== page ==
Karibu! Welcome!

Since 2004, EWB@ MSU's professional and student volunteers have worked with community members in Khwisero, Kenya to provide water and sanitation infrastructure at the district's 58 primary schools, making it easier for Khwisero's children to avoid waterborne disease and get an education.

In that time, the group has grown from a small club to one of MSU's premier student organizations, raising hundreds of thousands of dollars to fund seven borehole wells, six composting latrines and a biogas latrine that serve thousands of community members.

Thank you for joining us as we continue to work hand-in-hand with local partners to make a difference in one small part of our world. As Western Kenya's limited internet access allows, we will update this blog while in-country with the successes, stories and lessons provided by our work.

Monday, May 31, 2010

Returning to Khwisero

ulembe--hello and welcome once again. For those of you who don't know
me, I was the project manager on our winter assessment trip and am
returning to Khwisero again this summer to, along with fellow returner
Kalen Ramey, manage our continuing work on the MEM water pipeline

This is my third trip to Kenya, and it's amazes me to think about how
much I've learned since I first set foot on this continent just under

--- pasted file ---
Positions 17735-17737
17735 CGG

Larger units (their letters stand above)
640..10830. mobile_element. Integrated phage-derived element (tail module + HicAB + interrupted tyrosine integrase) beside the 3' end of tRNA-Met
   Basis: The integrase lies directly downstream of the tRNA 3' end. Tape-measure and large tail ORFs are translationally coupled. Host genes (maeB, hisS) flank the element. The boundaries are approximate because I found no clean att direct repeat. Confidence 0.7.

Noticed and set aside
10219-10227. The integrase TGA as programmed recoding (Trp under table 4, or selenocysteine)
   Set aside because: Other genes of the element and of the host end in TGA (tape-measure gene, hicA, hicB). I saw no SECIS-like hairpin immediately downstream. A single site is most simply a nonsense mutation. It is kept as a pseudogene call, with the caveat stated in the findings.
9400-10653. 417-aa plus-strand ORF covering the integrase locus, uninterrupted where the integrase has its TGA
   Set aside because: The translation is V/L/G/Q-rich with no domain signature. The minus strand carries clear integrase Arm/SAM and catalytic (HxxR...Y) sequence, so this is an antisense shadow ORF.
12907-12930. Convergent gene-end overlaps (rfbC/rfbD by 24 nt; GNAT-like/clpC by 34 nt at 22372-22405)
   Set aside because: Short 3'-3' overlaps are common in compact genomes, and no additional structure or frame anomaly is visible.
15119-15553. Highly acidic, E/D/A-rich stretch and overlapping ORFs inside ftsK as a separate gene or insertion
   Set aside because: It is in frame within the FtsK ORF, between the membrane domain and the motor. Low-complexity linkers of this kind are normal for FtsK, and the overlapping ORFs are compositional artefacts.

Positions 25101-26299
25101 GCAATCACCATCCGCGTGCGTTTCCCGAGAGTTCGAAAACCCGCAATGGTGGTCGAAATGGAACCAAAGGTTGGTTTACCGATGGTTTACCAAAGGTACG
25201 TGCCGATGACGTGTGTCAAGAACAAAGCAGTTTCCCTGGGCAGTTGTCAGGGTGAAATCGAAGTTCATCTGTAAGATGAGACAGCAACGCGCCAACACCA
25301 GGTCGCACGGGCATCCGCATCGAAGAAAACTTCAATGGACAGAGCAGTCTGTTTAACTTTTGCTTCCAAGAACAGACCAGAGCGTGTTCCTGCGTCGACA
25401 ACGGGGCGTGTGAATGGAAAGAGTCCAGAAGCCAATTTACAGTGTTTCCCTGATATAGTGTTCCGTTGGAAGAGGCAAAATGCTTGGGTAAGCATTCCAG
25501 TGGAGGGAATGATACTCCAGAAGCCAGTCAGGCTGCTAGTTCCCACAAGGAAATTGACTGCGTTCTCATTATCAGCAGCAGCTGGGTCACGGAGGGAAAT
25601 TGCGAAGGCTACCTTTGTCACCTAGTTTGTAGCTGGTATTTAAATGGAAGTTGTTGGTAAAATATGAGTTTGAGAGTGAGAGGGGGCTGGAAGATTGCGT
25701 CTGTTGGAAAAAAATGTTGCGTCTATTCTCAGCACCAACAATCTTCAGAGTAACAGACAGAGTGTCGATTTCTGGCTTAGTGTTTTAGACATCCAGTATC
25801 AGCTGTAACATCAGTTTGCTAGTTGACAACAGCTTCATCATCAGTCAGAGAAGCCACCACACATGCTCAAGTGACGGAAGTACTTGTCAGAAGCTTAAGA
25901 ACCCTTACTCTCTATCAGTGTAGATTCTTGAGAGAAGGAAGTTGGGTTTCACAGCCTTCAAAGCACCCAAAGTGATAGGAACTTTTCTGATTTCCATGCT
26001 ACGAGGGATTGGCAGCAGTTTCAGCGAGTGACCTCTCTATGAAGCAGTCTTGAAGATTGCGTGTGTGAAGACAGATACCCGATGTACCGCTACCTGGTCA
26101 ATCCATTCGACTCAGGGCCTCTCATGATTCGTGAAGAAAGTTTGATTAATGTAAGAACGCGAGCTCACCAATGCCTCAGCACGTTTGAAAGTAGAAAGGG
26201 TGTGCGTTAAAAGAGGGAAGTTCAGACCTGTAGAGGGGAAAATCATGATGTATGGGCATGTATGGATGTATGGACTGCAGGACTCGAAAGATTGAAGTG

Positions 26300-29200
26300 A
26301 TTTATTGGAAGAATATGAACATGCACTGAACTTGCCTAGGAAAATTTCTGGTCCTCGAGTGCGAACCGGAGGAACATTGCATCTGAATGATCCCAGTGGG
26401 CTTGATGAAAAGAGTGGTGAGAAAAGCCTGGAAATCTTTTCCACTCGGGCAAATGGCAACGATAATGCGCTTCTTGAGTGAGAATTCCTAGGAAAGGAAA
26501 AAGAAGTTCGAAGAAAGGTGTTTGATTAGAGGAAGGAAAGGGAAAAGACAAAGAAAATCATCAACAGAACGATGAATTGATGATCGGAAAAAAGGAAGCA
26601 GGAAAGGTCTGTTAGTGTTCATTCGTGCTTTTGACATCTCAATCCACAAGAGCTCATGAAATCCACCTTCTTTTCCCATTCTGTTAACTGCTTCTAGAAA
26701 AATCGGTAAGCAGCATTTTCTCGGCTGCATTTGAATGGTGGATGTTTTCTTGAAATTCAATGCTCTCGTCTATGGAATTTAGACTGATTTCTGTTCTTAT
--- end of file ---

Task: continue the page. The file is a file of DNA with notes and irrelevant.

a year ago, how much this experience has taught me about everything
from engineering to teamwork to community development to simply
holding a conversation from someone who comes from a culture half-way
around the world from my own.

At the same time, though, I'm painfully aware of how much my fellow
teammates and I don't know, especially as we embark on a project as
socially and technically complex as the distribution pipeline. For one
thing, we don't whether the grant money promised to the project by
Khwisero's Member of Parliament, without which we cannot afford to
move forward, will come through this summer. For another, we're not at
all sure whether the community itself is ready for the project,
whether its members truly support the effort, and whether they will be
able to overcome the age-old tribal divisions that could tear the
management structure necessary for the project's long-term success
apart. All that, and so much more, remains to be seen.

As a result, we find ourselves returning to Khwisero with more
questions than answers. Which is perhaps for the best--far too many
past aid projects have entered Khwisero and communities like it with
set agendas and answers, carrying in detailed plans without being
ready enough to listen and learn. Within EWB-MSU, one of our goals is
to be different in that sense. Which means, if you ask, I can't tell
you right now whether we'll be able to help the community build the
pipeline we've planned this summer.

However, my teammates and I can and will take the time to tell the
story as it unfolds over the next several months. If you'd be so kind
as to follow us here, of course.


No comments: